SOUTH PORTLAND — City officials and the developers of the former public works site on O’Neil Street will host a community forum Monday night to present and discuss the latest plans for the residential project.

Headed by Ed Rowe of South Portland and Rich Simon of Newcastle, Windward Development LLC plans to build 38 units of housing on the 6-acre site, including nine single-family homes, 16 townhouse condominiums and 13 townhouse apartments.

Known as Meetinghouse Hill Park, the development will connect O’Neil Street to Pitt Street and include a public park and community garden. The project aims to attract a varied demographic – from young singles and families to empty-nesters and seniors – and be environmentally friendly.

“The proposal aims for redevelopment that is close to net-zero for energy use,” said Joshua Reny, assistant city manager. “All of the buildings are proposed to have solar panels and heat pumps. There will be a significant decrease in impervious surface area and use of best practices in storm-water management.”

The forum will be held from 6:30-8 p.m. in the council chamber at City Hall. For those unable to attend, the meeting will be videotaped and available to view on the city’s website. The developers also will make a presentation before the council at a later date, when public comment will be taken.

The city received three bids for the O’Neil Street site, which is off Cottage Road. Last June, the council accepted Windward’s $400,000 bid based on the recommendation of a nine-member review team that included community members and city officials. Bids were scored based on overall project design, development schedule, plan for public engagement and financial capacity.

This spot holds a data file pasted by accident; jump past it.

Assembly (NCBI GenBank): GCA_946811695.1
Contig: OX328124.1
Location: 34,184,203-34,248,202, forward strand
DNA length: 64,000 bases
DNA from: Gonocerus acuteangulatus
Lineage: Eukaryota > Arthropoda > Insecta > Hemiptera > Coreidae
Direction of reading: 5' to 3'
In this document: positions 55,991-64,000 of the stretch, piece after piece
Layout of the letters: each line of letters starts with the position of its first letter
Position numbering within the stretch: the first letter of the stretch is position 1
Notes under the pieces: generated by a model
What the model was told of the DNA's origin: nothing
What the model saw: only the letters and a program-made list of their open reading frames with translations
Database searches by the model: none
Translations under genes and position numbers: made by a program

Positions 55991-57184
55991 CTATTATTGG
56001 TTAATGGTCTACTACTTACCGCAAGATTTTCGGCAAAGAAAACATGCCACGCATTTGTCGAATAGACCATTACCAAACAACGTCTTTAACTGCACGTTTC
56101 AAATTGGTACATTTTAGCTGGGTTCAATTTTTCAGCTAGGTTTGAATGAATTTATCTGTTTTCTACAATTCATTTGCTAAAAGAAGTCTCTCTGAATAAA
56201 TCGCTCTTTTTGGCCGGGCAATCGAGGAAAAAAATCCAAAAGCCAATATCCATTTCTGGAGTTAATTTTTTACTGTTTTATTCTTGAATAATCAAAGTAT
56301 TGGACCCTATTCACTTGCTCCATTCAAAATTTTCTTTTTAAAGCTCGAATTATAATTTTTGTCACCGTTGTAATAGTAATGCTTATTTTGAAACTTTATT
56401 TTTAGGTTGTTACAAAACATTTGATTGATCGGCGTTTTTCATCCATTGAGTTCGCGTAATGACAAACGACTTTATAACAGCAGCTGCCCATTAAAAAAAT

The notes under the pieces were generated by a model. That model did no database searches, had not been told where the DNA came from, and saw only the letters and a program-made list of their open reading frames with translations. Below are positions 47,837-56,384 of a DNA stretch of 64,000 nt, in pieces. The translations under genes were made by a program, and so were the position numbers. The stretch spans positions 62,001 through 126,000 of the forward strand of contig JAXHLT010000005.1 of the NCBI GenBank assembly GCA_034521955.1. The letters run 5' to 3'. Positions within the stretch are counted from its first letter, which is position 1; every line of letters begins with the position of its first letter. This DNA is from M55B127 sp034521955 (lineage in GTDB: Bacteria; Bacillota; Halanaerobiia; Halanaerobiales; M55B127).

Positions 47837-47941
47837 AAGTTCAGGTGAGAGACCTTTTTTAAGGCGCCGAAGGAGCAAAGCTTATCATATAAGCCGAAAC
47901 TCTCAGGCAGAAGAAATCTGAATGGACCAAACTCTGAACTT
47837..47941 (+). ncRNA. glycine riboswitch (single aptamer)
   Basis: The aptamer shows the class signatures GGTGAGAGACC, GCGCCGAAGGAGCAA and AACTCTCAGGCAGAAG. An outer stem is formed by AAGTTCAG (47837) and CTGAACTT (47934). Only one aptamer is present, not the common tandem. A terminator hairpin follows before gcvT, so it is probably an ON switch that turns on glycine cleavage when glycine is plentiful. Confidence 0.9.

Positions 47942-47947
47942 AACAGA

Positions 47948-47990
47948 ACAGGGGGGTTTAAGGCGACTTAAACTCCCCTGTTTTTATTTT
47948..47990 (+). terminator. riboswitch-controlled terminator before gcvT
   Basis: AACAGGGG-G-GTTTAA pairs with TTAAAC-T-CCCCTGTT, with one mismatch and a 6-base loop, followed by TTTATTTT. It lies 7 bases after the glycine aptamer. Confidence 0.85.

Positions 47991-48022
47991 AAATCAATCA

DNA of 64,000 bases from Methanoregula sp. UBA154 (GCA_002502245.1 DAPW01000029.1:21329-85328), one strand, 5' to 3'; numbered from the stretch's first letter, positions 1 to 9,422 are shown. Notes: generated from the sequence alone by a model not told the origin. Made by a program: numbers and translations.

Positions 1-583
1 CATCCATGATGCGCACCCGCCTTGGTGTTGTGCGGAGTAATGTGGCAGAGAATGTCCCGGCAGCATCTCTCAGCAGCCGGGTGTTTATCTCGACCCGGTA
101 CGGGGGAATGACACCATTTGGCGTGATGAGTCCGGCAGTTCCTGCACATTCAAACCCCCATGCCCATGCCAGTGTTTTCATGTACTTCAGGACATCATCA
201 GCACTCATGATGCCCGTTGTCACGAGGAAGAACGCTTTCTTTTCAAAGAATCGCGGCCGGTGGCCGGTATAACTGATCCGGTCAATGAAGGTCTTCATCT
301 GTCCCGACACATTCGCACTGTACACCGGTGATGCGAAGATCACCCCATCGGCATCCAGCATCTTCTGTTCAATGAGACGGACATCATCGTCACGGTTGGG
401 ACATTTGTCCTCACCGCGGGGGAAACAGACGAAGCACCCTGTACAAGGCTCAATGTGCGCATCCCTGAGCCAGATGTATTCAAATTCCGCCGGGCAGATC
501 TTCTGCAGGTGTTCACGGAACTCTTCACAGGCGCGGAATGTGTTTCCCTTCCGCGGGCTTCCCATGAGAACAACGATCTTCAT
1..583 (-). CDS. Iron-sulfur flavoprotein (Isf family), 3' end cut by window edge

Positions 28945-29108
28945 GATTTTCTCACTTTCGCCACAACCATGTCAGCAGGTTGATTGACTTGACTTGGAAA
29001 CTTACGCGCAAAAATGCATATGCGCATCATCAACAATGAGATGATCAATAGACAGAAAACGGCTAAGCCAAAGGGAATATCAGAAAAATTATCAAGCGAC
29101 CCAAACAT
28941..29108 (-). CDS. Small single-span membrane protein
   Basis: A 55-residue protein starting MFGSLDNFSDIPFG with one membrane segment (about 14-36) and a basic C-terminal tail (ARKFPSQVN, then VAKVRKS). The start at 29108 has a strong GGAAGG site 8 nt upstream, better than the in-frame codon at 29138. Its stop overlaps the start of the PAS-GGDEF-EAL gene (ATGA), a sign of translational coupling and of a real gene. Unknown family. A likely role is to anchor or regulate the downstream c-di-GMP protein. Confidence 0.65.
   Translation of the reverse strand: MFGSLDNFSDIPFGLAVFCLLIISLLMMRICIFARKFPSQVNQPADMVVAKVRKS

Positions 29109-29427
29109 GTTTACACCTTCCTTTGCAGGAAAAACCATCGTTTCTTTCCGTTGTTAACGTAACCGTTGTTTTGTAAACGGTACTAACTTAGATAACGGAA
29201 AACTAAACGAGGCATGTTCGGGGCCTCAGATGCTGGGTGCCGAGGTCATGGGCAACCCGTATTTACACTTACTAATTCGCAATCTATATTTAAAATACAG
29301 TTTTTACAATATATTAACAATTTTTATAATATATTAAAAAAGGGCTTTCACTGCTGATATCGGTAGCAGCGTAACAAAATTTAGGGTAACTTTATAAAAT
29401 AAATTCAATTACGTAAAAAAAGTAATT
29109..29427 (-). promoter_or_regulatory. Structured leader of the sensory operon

The council voted 6-1 on the Windward proposal, despite concerns voiced by residents who said the architect’s modern design didn’t reflect the surrounding Meetinghouse Hill neighborhood. The sought-after area, bounded by Cottage, Sawyer and Walnut streets, is characterized by post-World War II Cape- and colonial-style homes.

At the time, Windward estimated a potential property tax benefit to the city of $175,000 annually, based on single-family homes valued at $300,000 each, townhouse condos valued at $250,000 to $350,000 each, and townhouse apartments valued at $200,000 each.

The city’s public works, parks and transportation divisions vacated the O’Neil Street property in late 2017, after the new Municipal Services Facility opened off Highland Avenue.

Throughout 2017, the O’Neil Street Facility Re-use Planning Committee held multiple public forums and site visits before submitting recommendations to the council in January.

The committee found that most residents were open to the site being redeveloped for a mix of single-family homes and apartments, similar to the surrounding neighborhood. They also wanted housing that would be designed for people of all ages and affordable to people earning the city’s median annual household income, which was $59,515 in 2017.

Housing units in Meetinghouse Hill Park will range from 800 to 1,600 square feet and most will be two to three bedrooms, Reny said. The project will be built in phases, with a new road and utilities completed first, along with the single-family homes.

Once the overall design plan is finalized, it will be presented to the council for approval. Then the developers will have to seek a contract zone from the council, complete the purchase of the property and take the project through Planning Board review.

The purchase-and-sale agreement between the city and Windward runs through August 2019, but it could be extended if necessary, Reny said. If all goes well, construction could start as early as next year.

Kelley Bouchard can be contacted at 791-6328 or at:

[email protected]

Twitter: KelleyBouchard

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